The accounts from Madrid are of the 12th instant, The truth is, that the last three days have been An extraordinary cabinet council was held on that wintry cold, and the thoughts of the approach of To carry what your lordship desires into execution, day, at which the regent presided, when Sepor Ca winter in the midst of a distress of the population Jatreya entered into a full and satisfactory expose extensive, appears to appal almost every mind. it will be necessary to limit the law of succession to of the situation of his department. The contents The chandance of potatoes is certainly a great sal the crown and alter the policy that has so long guid of the Madrid newspapers are wholly devoid of invation, but so alipost mijous to whom the winter is ed the sultans in that respect, and also to change funjefest. approaching without prospect of even partial em-damentally the political and civil institutions and

Yol. XI-Sia. 11.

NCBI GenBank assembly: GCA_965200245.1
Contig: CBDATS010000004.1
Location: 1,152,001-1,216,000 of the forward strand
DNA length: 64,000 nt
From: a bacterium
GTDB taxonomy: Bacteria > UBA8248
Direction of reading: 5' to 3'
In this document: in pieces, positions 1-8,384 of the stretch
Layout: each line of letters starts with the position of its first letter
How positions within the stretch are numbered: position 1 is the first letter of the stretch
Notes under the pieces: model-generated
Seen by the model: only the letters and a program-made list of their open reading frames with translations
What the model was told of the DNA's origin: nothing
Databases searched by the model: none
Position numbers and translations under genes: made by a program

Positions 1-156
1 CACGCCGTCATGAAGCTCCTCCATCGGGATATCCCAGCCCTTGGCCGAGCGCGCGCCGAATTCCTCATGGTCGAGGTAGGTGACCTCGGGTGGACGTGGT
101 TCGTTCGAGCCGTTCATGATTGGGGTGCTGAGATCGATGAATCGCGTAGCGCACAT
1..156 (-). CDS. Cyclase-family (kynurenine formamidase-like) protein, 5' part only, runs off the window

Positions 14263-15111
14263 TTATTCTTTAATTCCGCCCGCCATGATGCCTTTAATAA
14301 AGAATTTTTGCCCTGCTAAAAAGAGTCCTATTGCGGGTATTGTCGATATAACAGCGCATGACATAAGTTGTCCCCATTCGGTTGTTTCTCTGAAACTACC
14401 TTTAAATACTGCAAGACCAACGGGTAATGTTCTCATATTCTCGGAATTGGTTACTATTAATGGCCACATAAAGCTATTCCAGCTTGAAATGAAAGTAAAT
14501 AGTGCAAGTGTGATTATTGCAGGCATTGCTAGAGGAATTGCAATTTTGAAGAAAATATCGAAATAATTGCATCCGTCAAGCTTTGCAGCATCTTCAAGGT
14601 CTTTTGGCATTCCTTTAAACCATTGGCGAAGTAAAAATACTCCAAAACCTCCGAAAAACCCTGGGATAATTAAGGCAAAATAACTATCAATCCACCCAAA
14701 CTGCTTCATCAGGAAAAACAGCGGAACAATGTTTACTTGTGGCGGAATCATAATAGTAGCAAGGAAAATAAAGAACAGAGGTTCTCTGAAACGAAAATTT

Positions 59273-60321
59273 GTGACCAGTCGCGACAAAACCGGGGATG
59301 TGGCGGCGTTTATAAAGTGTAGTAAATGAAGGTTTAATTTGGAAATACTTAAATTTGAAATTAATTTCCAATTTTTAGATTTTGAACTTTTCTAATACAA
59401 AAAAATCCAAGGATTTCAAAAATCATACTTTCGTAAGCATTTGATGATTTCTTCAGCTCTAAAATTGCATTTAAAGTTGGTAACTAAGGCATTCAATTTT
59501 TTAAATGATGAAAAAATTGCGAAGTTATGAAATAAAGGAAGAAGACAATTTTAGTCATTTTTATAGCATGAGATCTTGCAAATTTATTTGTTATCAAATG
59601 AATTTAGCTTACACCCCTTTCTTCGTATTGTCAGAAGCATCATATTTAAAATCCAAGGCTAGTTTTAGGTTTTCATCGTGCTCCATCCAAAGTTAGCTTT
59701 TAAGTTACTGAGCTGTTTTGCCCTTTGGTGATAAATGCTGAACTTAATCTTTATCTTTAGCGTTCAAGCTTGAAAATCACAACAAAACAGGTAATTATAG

laws and all the domestic arrangements of the peo- the African board, with achority from the Englishing the main body of our troops for battle, and waitple. Universal confusion would perhaps be the government to demand the liberation, of not only the ing for an attack, we again marched on to assault the consequence of such violent changes, and probably English blacks in chat part of the island, but of all enemy wherever they might be posted. The Mexi those persons intended to be most benefitted by them the Africans mtroduced since the treaty of 1821. cans continued their retreat, and stationed themselves Mr. T. Laded, dressed in full uniform, presented on the Arroyo Seco. The spy company under the would be the greatest sufferers. The slaves are generally well protected against illhts assport, and asked leave to proceed to certain command of captain Hays, having again overtaken treatment by custom and the habits of the Turks, plantations, which he named, with a view of prose- the enemy's rear guard, immediately, and with great and by the interests of masters and the religious cuting his intentions. This the commandant of the impetuosity and gallantry, charged upon them and duty; and perhaps slaves in Turks are not to be con- port refused. He then requested permission to pro- drove them to the main body, and under the protecsidered worse off than men erywhere else who are ceed to the town of Holguin, where the governor of tion of their artillery. The company of spies chargplaced by circumstance in a dependent situation, the district resides, which was granted. On pre-ed almost to the mouths of the cannon: and, although whilst, on the stantly do enjoy the highest dignities, the greatest as the English consul who had caused so much trou-discharges of artillery, yet only three or four of them power and rargest share of wealth of any persons in ble in Havana a short time ago, and who only saved were wounded, while three four of the Mexicans his life by flying for protection on board of the Eng; were killed. The main body of our troops having lish guard ship; and in consequence of opinions and charged with great spirit to within two or three hunacts expressed by him to the injury of the planters dred yards of the enemy, met the spy company on of the island, was ordered off and forbid to return their return. All the companies, with the exception to any part thereof by the captain general. He was of two or three, having dismounted, were marched up immediately arrested and placed in charge of a dou-to the attack; but, after reconnoitering the enemy's ble guard, no one being allowed to see or speak to position, it was concluded by the commander to bring him. Orders were likewise issued to place the crew the horses nearer, to dismount all the companies, and and captain of the vessel in the fort, with the same lead on the whole of our forces. Before effecting restrictions. Mr. Turnbull and company were to be this, the sun was nearly down, and col. Caldwell desent to Havana, to be placed at the disposal of the termined to defer the attack until morning. Our captain general. troops then encamped one mile from the enemy.About midnight the enemy again retreated.